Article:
NAY PYI TAW November 20
As 282-year Ohntonpin (Manawramma) Golden Monastery built in Beikmanma Village of Thanatpin Village-tract in Myaing Township of Pakokku District in Magway Region in 1100 Myanmar Era (1738 AD) needed renovation due to damaging in year after year, officials from North-West Command performed renovation tasks of the monastery in accord with the guidance of Commander-in-Chief of Defence Services Senior General Min Aung Hlaing.
In so doing, officials from the military command and those from the Department of Archaeology and National Museum (Pakhangyi) supplicated abbot of the monastery Bhaddanta Jatila on 22 September to renovate the building in original design. The abbot agreed it and gave advice for necessary renovation.
So, officials from the military command and local military construction engineering unit started renovation tasks on 6 October.
With regard to renovation tasks, they repaired damaged and decayed teak floor pieces with 1.5 inches thickness each and substituted them with new ones at the Golden Monastery, replaced the damaged and decayed beams and trusses, posts and floors with new ones, used new roofs in places of wooden roofs and red brown iron sheets, changed the decayed and damaged wooden walls, doors and windows with new ones, built shelves for keeping ancient utensils in the monastery, installed searchlights for better lighting, constructed a brick Myanmar handicraft ladder and rails in place of the temporary ladder of the monastery, painted the building with oil dregs and carried out general maintenance in original style.
All maintenance tasks were cent per cent complete on 5 November.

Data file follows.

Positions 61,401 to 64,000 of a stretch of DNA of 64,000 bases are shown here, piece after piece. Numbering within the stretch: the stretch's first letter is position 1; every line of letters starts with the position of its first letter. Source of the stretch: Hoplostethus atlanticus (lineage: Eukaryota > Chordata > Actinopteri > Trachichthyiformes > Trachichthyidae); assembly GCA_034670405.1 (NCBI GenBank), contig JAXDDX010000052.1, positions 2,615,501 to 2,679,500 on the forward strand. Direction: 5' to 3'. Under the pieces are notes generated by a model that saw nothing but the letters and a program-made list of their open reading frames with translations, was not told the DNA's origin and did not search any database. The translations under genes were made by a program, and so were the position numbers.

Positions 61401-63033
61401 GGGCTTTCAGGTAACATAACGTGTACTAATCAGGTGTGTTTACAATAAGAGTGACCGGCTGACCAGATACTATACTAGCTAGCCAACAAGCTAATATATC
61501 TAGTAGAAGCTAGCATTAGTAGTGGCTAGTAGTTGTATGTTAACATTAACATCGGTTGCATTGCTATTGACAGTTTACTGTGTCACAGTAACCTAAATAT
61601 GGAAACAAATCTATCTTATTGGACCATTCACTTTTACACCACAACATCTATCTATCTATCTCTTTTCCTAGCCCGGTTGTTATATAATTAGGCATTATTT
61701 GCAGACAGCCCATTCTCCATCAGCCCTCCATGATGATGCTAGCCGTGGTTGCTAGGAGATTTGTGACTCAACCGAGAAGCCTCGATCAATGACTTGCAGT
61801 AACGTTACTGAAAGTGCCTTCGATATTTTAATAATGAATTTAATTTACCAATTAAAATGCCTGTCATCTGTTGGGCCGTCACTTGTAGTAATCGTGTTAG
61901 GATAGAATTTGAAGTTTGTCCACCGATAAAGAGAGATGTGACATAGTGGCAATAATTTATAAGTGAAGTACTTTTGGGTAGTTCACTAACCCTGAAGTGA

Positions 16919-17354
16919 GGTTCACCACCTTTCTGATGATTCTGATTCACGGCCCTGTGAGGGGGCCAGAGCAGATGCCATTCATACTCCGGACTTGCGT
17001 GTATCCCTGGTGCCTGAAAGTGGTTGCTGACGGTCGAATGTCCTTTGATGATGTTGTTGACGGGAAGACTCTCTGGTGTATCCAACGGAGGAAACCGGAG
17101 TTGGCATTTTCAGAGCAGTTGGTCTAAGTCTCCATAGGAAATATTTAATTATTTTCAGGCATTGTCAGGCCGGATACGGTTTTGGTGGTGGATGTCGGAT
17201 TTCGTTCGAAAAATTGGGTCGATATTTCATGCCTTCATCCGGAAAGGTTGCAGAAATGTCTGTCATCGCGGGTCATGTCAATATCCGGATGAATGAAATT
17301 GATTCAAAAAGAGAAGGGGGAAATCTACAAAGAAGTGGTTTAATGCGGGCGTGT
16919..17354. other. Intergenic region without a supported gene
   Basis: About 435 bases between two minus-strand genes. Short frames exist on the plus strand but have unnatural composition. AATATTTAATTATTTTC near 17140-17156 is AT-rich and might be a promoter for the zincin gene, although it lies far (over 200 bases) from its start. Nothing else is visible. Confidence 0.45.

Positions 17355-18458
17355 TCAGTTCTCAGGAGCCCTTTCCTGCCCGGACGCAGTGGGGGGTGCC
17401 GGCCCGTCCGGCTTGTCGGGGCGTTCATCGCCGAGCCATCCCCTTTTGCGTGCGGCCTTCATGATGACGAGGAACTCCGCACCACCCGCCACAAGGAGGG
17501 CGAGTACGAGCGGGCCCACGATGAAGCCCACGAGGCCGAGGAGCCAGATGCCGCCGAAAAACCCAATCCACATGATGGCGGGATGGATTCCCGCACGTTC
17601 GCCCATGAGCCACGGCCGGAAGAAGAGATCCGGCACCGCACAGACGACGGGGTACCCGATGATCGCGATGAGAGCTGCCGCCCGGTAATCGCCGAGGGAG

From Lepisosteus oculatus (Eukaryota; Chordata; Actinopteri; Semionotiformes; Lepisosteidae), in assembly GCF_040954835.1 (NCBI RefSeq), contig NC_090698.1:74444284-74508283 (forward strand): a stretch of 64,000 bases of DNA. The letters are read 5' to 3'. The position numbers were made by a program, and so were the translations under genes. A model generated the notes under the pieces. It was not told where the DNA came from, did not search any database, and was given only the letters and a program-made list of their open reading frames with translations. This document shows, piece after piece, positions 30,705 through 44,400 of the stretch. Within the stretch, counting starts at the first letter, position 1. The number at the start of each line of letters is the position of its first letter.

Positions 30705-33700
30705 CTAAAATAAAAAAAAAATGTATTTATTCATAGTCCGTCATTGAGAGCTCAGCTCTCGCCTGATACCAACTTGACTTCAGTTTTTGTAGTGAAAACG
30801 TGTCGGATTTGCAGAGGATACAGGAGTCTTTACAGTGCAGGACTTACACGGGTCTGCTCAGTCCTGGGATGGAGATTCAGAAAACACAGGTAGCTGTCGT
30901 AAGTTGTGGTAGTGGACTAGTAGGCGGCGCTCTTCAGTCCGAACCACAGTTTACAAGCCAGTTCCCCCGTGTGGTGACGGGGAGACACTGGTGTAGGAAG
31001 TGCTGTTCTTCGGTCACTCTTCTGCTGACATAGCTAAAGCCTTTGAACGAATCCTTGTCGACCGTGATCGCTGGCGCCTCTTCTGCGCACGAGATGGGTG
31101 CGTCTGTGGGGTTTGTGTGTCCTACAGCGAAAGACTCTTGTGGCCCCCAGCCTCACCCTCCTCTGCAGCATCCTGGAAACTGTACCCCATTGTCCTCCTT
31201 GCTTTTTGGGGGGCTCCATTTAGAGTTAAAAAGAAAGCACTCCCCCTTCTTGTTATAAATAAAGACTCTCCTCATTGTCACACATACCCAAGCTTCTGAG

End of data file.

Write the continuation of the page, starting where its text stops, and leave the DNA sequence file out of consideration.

Manawramma Golden Monastery takes a position in Beikmanma Village, about one-mile right side to Pakokku-Myaing road in Myaing Township of Pakokku District in Magway Region. Original donors of the monastery resided in Seintkan (Sintkan) Village, close to Beikmanma Village. Manawramma (which means the monastery with mental pleasure) locally named Ohntonpin Monastery was built in the reign of King Maha Dhammarazadipati who was the last king in Nyaungyan Dynasty. Originally, the monastery was formed with 12 buildings and 17 sections from the east to the west and 13 sections from the south to the north. These sections were four elbows by four elbows each. At present, there remain six sections from the east to the west and five sections from the south to the north.
Gold was used in making ceilings, posts, post boxes and roof timber of the monastery, and gold pieces from some parts were stolen by unscrupulous persons. Works of gold painting, sculpture and woodoil lacquerware painting of Myanmar can be observed in the monastery.
A chamber called Chwayzayon for members of the Sangha with fever to induce perspiration was also formed in the monastery.
The monastery was renovated by officials of the Department of Archaeology and National Museum (Pakhangyi) in original works with more than Ks-37 million contribution of families of the Tatmadaw (Army, Navy and Air). As such, people can now observe the ancient Myanmar arts and crafts from the monastery.